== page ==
An inherent vowel is part of an abugida (or alphasyllabary) script. It is a vowel sound which is used with each unmarked or basic consonant symbol. For example, if the Latin alphabet used 'i' as an inherent vowel, "Wikipedia" can be rendered as "Wkpeda" [w(I)+k(I)+p+e+d(I)+a] .
There are many known abugida scripts, including most of the Brahmic scripts and Kharosthi, the cursive Meroitic script, which developed in Nubia (today in Southern Egypt and Northern Sudan), and the Ge'ez script. Many of them are still used today. Old Persian cuneiform also uses a device similar to an inherent vowel, though only with a subset of its consonants, so some authors do not consider it to be a true abugida. Although it is the earliest known script to use the inherent vowel principle (from the 6th century BC), no direct link among these four writing traditions has yet been demonstrated.
Most Brahmic scripts and Ge'ez scripts use the consonant characters as base graphemes, from which the syllables are built up. Base graphemes having a consonant with an inherent vowel can be usually changed to other graphemes by joining a tone mark or dependent vowel to the grapheme. Meroitic and Old Persian cuneiform instead mark syllables with non-inherent vowels by following the base character with a character representing one of the non-inherent vowels.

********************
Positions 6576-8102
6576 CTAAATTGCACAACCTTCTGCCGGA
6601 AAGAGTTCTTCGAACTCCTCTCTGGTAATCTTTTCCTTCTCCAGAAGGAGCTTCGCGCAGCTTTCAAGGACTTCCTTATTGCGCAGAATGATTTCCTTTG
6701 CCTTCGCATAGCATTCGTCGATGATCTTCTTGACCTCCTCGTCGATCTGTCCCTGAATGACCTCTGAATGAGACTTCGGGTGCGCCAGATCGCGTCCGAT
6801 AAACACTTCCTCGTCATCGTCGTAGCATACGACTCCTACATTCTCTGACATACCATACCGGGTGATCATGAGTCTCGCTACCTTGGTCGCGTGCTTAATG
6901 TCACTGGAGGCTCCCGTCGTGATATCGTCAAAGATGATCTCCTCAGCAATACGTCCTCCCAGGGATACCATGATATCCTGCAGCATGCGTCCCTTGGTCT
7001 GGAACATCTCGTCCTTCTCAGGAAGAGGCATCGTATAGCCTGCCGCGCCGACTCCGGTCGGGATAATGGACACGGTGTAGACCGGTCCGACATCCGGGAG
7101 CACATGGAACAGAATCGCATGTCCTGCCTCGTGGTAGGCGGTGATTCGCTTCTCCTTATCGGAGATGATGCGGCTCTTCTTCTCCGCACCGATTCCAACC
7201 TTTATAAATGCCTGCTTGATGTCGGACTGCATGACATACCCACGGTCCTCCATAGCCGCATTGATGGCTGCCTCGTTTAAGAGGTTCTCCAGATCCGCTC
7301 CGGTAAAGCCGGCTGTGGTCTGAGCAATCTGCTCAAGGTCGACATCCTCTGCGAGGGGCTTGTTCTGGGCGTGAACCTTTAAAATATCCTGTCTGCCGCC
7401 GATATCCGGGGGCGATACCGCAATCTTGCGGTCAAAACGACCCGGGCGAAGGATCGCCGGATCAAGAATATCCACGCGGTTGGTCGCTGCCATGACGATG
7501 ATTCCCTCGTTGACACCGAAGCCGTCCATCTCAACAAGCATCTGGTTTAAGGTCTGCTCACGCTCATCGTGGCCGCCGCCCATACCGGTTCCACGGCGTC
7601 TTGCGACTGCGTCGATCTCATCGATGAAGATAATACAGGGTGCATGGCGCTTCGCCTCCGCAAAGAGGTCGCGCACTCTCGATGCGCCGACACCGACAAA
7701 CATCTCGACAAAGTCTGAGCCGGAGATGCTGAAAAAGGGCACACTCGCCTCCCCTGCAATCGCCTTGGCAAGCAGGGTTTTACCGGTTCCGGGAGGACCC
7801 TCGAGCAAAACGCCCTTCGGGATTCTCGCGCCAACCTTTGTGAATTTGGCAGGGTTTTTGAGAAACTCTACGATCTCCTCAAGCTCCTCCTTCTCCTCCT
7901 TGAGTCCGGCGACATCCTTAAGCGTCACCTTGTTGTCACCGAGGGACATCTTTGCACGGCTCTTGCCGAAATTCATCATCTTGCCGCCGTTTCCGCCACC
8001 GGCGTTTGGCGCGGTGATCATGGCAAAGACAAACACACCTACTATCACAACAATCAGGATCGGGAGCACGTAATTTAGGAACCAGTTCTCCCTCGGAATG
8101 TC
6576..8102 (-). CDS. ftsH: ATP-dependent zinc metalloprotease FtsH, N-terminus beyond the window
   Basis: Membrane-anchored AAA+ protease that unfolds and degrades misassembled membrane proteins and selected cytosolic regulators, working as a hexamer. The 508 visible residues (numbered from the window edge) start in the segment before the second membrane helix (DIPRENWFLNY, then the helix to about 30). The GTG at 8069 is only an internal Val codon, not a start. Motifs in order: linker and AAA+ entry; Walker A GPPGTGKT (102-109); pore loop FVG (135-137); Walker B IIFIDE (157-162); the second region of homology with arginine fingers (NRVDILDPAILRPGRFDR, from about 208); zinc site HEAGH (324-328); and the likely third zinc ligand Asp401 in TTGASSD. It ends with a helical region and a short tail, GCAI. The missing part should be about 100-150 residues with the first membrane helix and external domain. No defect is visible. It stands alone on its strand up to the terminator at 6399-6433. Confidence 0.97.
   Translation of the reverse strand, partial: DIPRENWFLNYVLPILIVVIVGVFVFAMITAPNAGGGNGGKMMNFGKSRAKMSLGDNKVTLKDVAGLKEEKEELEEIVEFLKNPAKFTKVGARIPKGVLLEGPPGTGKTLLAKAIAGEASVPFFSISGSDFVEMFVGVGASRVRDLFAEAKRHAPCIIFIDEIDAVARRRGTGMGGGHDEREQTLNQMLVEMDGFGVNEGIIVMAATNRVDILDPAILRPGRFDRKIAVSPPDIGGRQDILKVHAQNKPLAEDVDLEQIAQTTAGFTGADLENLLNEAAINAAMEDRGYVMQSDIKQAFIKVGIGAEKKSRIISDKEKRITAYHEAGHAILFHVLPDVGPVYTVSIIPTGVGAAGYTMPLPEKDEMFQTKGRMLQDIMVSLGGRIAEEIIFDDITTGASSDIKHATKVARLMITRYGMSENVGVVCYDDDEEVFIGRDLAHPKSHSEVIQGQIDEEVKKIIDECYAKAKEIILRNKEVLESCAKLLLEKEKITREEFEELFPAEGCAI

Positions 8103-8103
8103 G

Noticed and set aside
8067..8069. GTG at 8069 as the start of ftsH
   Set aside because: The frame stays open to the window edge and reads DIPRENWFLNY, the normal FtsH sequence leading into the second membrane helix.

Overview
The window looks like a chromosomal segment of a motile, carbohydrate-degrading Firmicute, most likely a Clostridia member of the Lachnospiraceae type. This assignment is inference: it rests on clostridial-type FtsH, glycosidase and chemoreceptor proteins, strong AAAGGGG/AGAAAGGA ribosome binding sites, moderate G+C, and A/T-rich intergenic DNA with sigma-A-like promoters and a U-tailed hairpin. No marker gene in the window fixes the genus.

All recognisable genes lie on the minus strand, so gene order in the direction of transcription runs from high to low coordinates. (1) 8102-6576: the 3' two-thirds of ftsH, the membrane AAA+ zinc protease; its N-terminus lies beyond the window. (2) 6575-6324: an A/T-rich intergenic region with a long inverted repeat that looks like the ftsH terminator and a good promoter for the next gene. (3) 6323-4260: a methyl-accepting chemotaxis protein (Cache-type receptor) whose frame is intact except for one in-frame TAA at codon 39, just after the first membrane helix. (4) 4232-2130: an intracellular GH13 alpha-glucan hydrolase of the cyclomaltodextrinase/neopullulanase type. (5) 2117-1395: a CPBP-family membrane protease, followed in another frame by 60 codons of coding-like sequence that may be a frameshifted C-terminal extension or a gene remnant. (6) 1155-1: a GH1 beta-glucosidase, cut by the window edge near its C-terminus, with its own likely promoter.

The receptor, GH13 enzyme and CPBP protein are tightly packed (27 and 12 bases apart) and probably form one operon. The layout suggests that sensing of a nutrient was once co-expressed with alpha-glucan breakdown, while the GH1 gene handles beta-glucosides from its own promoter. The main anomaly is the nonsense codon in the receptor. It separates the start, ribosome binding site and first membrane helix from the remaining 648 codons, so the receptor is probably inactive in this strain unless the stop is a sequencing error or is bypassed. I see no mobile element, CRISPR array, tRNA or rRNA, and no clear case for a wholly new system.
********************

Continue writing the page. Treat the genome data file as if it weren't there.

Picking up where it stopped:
Writing systems with inherent vowels often use a special marking (a diacritic) to suppress the inherent vowel so that only a consonant is represented, such as the virama found in many South Asian scripts. Other systems rely on the reader's knowledge of the language to distinguish a consonant with the inherent vowel from a pure consonant (Hindi, Old Persian cuneiform) or to distinguish a particular vowel-marked form from a pure consonant (Ge'ez and related scripts).
- Following the system used in Meroitic and Old Persian Cuneiform.
- Trigger, Bruce G. (2004), "Writing Systems: a case study in cultural evolution", in Stephen D. Houston (ed.), The First Writing: Script Invention as History and Process, Cambridge University Press, pp. 60–61